ESPN is overhauling everything this year, but before its website gets a makeover in April to mark its 20th anniversary, the sports giant is launching a new suite of apps with the same design language.
The new ESPN app is launching on iPhone, iPad, and Android smartphones today, and it’s replacing the old SportsCenter app with a sleek new interface that emphasises speed.
The app is divided into three main sections: Scores, a customisable feed that displays your favourite teams and the scores of games in progress; News, which shows you the day’s breaking news and development; and Now, a blog-style feed that features viral content and commentaries.
The biggest change is the introduction of the Now feed, which is powered by a dedicated editorial team that will write commentary spanning from viral photos to more in-depth responses to the breaking news you’ll find in the News feed.
ESPN has done a good job creating an organised and clean design language that will eventually be mirrored in the launch of the new ESPN.com in April. It’s easiest to notice the new design language in the iPad app. There’s an emphasis on simplicity and speed: Videos play in-line within their columns (though you can always go full screen), and everything from score updates to the blog posts in the Now feed can be shared with one tap.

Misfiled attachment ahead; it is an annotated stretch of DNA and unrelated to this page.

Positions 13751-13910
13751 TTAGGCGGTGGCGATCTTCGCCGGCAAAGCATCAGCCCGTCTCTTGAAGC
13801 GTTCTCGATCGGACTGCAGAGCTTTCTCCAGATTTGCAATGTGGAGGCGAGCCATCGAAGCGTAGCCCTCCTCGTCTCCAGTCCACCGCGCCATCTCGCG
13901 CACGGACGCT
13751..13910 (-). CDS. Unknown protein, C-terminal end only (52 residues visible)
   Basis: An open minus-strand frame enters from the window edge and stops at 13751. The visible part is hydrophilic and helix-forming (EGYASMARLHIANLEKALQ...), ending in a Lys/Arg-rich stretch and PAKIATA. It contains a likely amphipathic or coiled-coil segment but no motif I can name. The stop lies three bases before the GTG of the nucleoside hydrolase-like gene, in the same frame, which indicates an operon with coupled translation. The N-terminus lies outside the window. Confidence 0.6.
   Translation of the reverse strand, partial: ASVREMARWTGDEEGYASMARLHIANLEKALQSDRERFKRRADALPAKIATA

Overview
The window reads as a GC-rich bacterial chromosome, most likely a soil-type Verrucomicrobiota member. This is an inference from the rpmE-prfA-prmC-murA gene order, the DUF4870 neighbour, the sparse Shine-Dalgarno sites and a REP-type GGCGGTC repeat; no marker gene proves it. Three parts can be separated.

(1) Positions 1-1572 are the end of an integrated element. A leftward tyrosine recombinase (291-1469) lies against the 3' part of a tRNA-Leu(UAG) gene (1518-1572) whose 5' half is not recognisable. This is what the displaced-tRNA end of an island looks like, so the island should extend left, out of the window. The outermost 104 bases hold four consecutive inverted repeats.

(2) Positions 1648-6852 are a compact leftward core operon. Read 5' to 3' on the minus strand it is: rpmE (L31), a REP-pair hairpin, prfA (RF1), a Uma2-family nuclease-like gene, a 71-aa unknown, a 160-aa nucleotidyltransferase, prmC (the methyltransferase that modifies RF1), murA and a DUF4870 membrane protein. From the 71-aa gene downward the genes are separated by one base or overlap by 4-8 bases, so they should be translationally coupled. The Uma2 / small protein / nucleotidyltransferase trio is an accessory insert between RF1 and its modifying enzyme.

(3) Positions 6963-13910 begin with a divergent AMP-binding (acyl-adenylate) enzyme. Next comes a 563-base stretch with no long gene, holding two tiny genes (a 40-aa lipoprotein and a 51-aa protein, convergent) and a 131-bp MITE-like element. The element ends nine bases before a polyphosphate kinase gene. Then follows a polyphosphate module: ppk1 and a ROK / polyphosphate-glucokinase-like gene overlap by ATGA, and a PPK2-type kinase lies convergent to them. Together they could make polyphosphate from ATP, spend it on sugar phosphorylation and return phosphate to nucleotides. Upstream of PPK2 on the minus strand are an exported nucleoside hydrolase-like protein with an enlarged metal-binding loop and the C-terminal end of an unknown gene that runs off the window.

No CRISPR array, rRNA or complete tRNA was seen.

The iPad app also has a nifty toolbar of your favourite teams in the bottom right-hand corner, which lets you easily tap a team to bring up their own page.
The ESPN team is still working on the Android tablet version, however, but you can expect a similar style and design.
The iPhone and Android smartphone apps echo this same layout, but the three sections Scores, News, and Now are divided into their own feeds that you can swipe between.
ESPN On-Air also has its own dedicated icon in the bottom toolbar, which lets you stream audio while continuing to browse the app or even if you lock your phone or hop over to Facebook.
Unfortunately, you still can’t stream live video content from within the ESPN app, but the app does deep-link to ESPN’s streaming app, WatchESPN. It’s a faster way to jump into a live broadcast, but it’s still second best to just allowing users to stream the content from within the main app itself.
This is just the first step toward a sleeker, faster, and more unified ESPN online, and ESPN has all the ingredients to allow live game streaming here, so I’ll keep my hopes up for a future update that eventually folds WatchESPN into the main ESPN app.
Most fans won’t notice a huge difference in functionality, but ESPN has polished things up nicely and it clearly shows.
You can download ESPN for iPhone and iPad over at the App Store, and Android smartphone users can head over to Google Play.
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